WHY does climate denialism still exist?

I became outraged earlier when the House of Representatives Committee on Science, Space, and Technology posted the following tweet:

https://twitter.com/HouseScience/status/816356348443193344

First of all, we’ve mentioned several times how frustrated we are with the people in charge of this committee. Second, it is absolutely inappropriate for a government establishment to spread misinformation in this manner. Third, WHY is the climate change “debate” still happening?

I think we can blame a lot of this on denialism, and I think Wikipedia does the best job explaining it:

In the psychology of human behaviordenialism is a person’s choice to deny reality, as a way to avoid a psychologically uncomfortable truth.[1] Denialism is an essentially irrational action that withholds the validation of an historical experience or event, by the person refusing to accept an empirically verifiable reality.[2] In the sciences, denialism is the rejection of basic facts and concepts that are undisputed, well-supported parts of the scientific consensus on a subject, in favor of radical and controversial ideas.[3] The term climate change denialist is applied to people who argue against the scientific consensus that the global warming of planet Earth is a real and occurring event primarily caused by human activity.[5] The forms of denialism present the common feature of the person rejecting overwhelming evidence and the generation of political controversy with attempts to deny the existence of consensus.[6][7] The motivations and causes of denialism include religion and self-interest (economic, political, financial) and defence mechanisms meant to protect the psyche of the denialist against mentally disturbing facts and ideas.[8][9]

Denialism occurs as a way to avoid a psychologically uncomfortable truth, and often out of self-interest. We know the uncomfortable truths that come with accepting climate change: the need to revamp and alter energy production, which inherently leads to the loss of many jobs (coal industry, oil, etc), loss of wealth and income for many, and loss of votes for the members of congress who represent these people. As a result, it’s easy to try to not accept climate change as a way to avoid these truths.

However, I think the largest problem with this issue is that the government is trying to turn the conversation into a scientific debate trying to delegitimize climate change research instead of focusing their energy on the political debate.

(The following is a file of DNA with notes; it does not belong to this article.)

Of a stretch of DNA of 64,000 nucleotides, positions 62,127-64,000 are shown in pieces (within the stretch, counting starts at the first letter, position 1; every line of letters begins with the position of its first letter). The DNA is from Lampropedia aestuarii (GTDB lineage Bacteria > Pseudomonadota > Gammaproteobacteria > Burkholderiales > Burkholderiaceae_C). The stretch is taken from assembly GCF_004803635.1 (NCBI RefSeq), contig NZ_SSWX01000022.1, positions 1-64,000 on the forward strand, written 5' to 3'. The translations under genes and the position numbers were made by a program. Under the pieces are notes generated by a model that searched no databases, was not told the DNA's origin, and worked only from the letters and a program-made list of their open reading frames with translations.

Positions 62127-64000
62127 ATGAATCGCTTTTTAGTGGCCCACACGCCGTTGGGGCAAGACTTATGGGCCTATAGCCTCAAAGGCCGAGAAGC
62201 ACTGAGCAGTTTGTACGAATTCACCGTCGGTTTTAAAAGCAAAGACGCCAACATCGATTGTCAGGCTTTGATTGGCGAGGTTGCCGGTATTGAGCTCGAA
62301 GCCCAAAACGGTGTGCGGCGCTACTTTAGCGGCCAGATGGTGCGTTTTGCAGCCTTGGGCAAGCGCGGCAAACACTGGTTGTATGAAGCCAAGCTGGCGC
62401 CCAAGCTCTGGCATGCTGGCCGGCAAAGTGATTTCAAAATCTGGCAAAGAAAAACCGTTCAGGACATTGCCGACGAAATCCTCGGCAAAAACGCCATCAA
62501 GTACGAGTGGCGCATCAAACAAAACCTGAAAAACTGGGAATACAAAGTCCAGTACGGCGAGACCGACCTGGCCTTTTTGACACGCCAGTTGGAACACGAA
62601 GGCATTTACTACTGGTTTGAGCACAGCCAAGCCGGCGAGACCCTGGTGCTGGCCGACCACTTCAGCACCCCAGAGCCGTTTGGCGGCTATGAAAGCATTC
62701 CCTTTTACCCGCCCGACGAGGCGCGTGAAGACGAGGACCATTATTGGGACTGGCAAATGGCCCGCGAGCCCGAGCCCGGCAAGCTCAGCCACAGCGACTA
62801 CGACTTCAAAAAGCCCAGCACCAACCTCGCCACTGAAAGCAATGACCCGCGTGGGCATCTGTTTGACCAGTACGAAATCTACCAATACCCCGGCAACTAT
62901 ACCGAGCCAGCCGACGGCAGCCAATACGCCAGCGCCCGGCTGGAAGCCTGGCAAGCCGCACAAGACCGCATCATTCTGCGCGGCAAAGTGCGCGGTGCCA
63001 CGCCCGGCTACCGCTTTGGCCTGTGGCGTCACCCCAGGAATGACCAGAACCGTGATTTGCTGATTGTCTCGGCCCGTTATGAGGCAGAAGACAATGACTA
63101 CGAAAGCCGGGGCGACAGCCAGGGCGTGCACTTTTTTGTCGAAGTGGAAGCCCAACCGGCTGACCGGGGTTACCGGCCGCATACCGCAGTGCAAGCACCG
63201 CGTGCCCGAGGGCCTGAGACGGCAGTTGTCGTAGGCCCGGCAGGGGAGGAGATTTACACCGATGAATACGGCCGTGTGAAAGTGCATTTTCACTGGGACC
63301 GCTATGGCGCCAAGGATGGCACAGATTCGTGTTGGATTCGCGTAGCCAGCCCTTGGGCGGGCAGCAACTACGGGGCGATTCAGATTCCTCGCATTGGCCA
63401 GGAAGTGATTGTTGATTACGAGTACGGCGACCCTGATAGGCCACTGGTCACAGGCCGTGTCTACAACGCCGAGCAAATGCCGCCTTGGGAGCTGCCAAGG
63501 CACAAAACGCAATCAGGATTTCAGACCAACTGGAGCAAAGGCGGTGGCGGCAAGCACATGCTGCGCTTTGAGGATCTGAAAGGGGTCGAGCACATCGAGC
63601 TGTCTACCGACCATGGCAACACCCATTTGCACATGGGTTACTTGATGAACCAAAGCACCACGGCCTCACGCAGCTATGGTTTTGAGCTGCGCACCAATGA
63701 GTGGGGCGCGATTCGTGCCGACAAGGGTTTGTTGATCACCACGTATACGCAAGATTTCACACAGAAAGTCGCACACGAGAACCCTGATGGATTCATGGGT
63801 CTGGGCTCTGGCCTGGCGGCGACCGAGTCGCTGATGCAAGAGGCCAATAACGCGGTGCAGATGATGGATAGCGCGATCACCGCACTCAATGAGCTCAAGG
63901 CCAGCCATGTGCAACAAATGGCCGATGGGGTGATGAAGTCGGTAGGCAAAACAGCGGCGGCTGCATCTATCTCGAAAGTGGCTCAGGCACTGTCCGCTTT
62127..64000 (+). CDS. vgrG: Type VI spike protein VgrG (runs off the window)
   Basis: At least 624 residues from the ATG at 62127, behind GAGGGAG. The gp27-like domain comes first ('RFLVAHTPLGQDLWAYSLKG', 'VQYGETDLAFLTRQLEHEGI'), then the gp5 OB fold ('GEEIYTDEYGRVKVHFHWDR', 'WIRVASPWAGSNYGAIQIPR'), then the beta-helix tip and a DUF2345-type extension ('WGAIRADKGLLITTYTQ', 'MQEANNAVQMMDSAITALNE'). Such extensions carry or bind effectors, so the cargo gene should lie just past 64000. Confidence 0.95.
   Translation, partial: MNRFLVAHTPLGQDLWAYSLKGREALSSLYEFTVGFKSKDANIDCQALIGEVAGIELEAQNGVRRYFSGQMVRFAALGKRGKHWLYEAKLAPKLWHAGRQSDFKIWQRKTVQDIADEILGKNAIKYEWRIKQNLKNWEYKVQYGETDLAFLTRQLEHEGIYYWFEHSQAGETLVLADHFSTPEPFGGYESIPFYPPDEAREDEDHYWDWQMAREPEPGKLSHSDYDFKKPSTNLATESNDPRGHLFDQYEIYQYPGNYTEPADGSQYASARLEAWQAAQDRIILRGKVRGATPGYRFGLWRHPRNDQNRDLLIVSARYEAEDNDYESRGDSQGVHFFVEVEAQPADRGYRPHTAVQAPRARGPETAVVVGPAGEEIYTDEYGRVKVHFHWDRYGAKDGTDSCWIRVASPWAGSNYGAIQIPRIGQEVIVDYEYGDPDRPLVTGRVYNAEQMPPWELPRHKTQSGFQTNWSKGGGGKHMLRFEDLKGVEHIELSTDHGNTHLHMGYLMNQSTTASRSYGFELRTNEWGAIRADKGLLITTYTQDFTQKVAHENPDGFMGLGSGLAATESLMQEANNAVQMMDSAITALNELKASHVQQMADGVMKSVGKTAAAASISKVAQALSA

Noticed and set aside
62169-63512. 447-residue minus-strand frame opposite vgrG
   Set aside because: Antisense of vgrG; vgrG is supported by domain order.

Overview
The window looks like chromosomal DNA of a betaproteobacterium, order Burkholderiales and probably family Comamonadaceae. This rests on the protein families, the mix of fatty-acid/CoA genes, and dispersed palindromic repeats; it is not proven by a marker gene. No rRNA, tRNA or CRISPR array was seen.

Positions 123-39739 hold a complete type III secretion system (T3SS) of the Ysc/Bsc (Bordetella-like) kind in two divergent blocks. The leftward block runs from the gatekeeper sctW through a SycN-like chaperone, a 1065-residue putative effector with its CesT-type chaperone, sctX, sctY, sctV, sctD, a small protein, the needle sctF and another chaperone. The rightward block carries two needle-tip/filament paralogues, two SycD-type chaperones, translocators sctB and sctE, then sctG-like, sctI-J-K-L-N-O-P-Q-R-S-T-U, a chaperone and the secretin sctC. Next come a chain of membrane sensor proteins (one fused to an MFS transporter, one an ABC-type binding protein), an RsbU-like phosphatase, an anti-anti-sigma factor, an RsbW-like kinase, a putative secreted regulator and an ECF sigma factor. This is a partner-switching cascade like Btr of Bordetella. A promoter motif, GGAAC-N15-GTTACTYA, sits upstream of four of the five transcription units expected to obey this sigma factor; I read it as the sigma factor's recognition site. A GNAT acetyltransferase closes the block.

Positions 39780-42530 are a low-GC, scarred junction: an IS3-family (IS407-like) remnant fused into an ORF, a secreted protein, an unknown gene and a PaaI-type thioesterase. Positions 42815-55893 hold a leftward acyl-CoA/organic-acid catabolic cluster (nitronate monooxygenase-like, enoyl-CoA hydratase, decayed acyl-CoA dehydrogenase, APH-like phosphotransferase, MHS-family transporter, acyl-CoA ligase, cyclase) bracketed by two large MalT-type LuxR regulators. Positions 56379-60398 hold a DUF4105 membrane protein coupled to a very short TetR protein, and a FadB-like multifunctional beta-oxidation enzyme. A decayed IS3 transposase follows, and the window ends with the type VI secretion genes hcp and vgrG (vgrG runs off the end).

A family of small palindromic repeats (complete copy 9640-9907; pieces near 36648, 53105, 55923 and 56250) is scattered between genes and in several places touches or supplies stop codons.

Politicians don’t want to lose votes, and americans don’t want to lose jobs. The easiest way to maintain the status quo is to make false claims that climate change doesn’t exist because the “science doesn’t add up”.

There are VERY FEW politicians who are educated in the subject enough to assess for themselves the validity of climate change data. This is why they often will have aides, who are educated in the topic, to help inform their decisions. And, this is why scientists have the process of peer review and data reproduction. Results go through a harsh critique and review process from highly qualified scientists in the field, and then are validated through reproduction from other groups. This way, there are several levels to gauge whether data are legitimate or not. As a result of this process, there is a VERY HIGH CONSENSUS among scientists that man-made climate change is occurring.

I think it is our duty to shift the focus AWAY from this post-truth, false idea that climate change science is a “debate”, and instead focus on the real debate: the policy decisions on how we tackle climate change. There is a clear difference here. The debate is not on the validity of the science (because lets get real here, most politicians are not equipped to comment on that), but what you do with the data that exists (the real job of politicians- take the data, and make informed policy decisions).

If that’s the case, I think it’s fair for conservative politicians to be upfront and honest with what their REAL intentions in this matter: Climate change is real, but tackling that problem from a policy point is a nightmare, so they don’t actually about the future, and will not handle the problem. They’ll be long gone before the full repercussions of climate change affect humanity anyway.

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2 thoughts on “WHY does climate denialism still exist?

  1. Pingback: Vaccine skeptic Robert Kennedy Jr. to lead commission on vaccine safety? #wtf | CauseScience

  2. Pingback: How to talk about climate change with a denier | CauseScience

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